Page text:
Secrets of the Tribe
Hot Docs is in town, and last night, a girlfriend and I went to see Secrets of the Tribe by José Padilha. I didn’t know what to expect going in, although by the sounds of what the documentary was about, I was looking forward to it. I wasn’t disappointed.
Secrets of the Tribe talks about the anthropological study of the Yanomami tribe through the 1960s and 70s. The Yanomami were an ancient tribe that lived deep within the Amazon jungles of Brazil and Venezuela, and were particularly significant due to their absolute isolation from the outside world up to this time, as well as their way of living that reflected how humans likely lived for tens of thousands of years (as a sharp contrast to our current day cities and way of life).
The documentary starts off with a broad brush view of the anthropology field of study, the discovery of the Yanomami tribe, and some of the key players within the field. Immediately, you can sense the conflicts between the anthropology schools of thought – and Padilha uses some clever cutting to demonstrate the conflict visually, without a word needing to be said in parts.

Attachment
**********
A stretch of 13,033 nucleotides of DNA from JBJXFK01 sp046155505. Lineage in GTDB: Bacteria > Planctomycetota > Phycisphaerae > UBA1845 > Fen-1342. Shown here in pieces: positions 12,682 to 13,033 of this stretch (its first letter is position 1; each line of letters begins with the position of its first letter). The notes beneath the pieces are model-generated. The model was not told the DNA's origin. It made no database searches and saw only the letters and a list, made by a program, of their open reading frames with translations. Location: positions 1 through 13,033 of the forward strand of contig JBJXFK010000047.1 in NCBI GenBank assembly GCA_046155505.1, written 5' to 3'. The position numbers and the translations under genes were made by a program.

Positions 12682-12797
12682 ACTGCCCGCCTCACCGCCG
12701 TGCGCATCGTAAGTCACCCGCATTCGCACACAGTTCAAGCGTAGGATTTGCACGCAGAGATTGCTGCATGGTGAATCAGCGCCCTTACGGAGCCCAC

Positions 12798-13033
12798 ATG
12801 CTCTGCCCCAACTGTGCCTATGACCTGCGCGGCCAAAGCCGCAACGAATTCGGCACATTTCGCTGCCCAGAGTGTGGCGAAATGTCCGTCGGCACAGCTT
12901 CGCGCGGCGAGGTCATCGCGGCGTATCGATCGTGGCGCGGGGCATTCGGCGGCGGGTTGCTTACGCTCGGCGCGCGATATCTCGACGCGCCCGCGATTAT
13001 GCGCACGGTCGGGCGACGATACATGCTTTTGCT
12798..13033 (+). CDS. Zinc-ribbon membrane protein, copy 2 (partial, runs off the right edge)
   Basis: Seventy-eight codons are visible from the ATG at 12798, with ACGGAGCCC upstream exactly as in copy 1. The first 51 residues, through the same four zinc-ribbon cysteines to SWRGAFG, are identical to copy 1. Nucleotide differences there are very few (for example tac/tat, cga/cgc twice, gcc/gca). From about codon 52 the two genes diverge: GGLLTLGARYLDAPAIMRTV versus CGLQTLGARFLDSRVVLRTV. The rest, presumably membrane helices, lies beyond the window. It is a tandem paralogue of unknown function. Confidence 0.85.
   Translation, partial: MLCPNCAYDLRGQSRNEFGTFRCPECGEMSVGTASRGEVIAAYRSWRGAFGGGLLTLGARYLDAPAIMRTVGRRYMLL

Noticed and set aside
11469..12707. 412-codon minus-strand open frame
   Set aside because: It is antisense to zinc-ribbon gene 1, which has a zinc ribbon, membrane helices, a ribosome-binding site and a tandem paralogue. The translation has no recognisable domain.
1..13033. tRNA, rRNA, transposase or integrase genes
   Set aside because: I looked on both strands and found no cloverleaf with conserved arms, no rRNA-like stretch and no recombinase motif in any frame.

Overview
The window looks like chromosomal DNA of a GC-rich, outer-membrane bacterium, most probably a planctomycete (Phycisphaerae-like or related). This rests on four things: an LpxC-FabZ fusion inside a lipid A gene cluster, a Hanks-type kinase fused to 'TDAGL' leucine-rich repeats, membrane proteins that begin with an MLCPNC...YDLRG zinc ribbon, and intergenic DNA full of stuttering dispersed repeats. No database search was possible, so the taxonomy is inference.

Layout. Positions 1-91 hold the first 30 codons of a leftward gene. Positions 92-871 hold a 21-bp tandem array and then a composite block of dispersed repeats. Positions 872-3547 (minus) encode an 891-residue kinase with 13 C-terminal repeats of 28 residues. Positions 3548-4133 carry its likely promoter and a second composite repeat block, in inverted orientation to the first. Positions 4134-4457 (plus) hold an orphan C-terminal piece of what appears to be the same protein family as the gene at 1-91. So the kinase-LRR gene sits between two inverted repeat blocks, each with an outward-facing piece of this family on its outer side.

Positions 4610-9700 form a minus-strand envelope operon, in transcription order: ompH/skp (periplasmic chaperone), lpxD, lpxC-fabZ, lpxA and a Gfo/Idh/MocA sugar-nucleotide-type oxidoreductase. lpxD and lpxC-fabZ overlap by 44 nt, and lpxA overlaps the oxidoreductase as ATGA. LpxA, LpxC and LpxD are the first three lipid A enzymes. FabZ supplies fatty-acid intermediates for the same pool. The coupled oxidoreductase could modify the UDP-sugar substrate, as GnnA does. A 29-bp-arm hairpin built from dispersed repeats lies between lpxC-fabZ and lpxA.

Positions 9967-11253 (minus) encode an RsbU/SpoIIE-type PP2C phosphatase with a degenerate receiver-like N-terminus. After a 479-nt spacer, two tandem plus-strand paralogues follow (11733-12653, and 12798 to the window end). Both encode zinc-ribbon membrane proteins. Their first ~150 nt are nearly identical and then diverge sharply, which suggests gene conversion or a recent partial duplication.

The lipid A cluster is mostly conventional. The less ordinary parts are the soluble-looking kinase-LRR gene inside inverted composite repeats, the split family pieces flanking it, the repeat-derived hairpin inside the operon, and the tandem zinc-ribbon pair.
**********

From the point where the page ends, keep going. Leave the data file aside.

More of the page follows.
As the film progresses, viewers are pulled deeper into the web of politics, reputation, egos, and ethics (or lack there of in some cases) surrounding the study of the Yanomami. From the 12-year plight of young boys bribed with guns and western goods in return for sexual favors by one anthropologist, to a secret for-profit medical research project that ended in a devastating epidemic that nearly wiped out several tribes – both the personal ethics and practices of certain individuals, as well as the general level of anthropological interference deemed appropriate come into question. Viewers are left to make up their minds themselves.
An insightful film that offers both members of the Yanomami tribe as well as the vast community of anthropological experts an opportunity to share their experiences and stories. I thoroughly enjoyed it and would highly recommend this film.